By Nate Johnson
One of the many positions I held during my shift while interning at Disney was Tunnel. I took a glowing mover and a Mickey hand and stood outside to remind guests to return their strollers. I made a game out of it every once in a while. I’m a metrics, analytics guy. I need some kind of goal to get me going. So I gave myself the challenge of giving as many high fives as I could in an hour. I went all out giving high fives to everyone. Boys and girls, young and old, it didn’t matter. No matter the language barrier, everybody understands the universal high five. So I walked around giving high fours with my Mickey gloves. It took so much energy to keep going. Some guests rejected my high four attempts. I kept going and I forgot all about the rejection I had just received. The first time I tried it, I got 598 high fives.
I like the free buttons Disney gives to its guests. It was an easy way for me to make an interaction. Saying Happy Birthday, Anniversary, or Congrats is something I could do. It helped with the connection at Disney. The guests were acknowledged, recognized, and accepted. That transcended every niche people put themselves in.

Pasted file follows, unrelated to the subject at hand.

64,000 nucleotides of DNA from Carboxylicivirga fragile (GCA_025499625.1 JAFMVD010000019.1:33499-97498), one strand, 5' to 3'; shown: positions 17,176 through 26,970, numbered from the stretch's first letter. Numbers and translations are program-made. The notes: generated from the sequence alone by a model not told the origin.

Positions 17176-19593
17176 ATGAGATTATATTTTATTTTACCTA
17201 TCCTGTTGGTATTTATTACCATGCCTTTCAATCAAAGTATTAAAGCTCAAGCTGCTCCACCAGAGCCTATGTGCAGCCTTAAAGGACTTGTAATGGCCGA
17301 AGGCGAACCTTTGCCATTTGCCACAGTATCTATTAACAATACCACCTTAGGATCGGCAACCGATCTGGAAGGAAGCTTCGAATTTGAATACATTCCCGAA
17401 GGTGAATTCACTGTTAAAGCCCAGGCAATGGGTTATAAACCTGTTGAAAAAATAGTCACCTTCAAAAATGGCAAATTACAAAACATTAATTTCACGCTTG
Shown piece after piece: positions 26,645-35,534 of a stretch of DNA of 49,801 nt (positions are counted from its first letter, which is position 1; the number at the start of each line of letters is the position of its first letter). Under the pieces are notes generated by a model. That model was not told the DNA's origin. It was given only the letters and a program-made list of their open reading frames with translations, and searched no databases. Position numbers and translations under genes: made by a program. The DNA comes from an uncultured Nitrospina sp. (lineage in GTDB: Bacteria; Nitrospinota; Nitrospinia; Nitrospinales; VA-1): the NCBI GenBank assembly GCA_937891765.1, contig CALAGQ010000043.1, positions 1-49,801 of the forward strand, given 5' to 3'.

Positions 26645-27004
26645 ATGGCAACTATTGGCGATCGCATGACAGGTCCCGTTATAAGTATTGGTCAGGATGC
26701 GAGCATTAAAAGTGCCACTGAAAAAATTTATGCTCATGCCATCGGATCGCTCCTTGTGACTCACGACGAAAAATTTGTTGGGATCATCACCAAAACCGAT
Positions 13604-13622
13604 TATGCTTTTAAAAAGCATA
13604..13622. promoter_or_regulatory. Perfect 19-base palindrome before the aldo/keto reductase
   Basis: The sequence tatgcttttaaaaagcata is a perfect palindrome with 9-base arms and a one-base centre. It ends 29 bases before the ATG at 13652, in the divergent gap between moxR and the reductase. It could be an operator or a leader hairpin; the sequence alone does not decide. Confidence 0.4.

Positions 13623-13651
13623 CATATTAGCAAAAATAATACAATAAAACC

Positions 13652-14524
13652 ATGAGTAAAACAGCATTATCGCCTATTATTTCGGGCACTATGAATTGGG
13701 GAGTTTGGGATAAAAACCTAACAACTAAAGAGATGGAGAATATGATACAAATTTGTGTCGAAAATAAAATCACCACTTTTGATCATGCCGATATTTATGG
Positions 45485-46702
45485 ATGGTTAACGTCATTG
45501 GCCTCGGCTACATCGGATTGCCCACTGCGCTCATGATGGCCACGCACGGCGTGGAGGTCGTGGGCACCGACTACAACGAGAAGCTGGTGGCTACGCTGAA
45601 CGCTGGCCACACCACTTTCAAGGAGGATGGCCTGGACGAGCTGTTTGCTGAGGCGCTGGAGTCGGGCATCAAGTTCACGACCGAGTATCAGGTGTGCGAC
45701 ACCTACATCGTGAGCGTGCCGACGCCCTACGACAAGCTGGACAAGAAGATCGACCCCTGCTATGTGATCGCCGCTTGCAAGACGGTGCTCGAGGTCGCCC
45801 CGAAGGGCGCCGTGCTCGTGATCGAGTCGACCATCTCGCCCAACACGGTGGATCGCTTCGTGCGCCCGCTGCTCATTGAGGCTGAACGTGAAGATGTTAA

I also have been to all 50 states. So when I saw a shirt that showed a school or state, I could say I’ve been there. There’s another connection. Or when I heard a British accent, I’d count the change in quid and pence and say cheers. Since I went all over England, I usually made a connection with where they live.
Finally, when I was in costume, I always say GO (insert sports team)! Or O-H (with the guest saying I-O) or Roll Tide. My personal preference didn’t matter at that moment. I was making the guest feel welcomed and usually giving the dad a moment of relief to talk about sports.
It’s all a practice for me. Some shifts it was hard to put myself out there. Sometimes I don’t want to go all out. But every time I toe that line, back at Disney or moving forward, it’s always satisfying.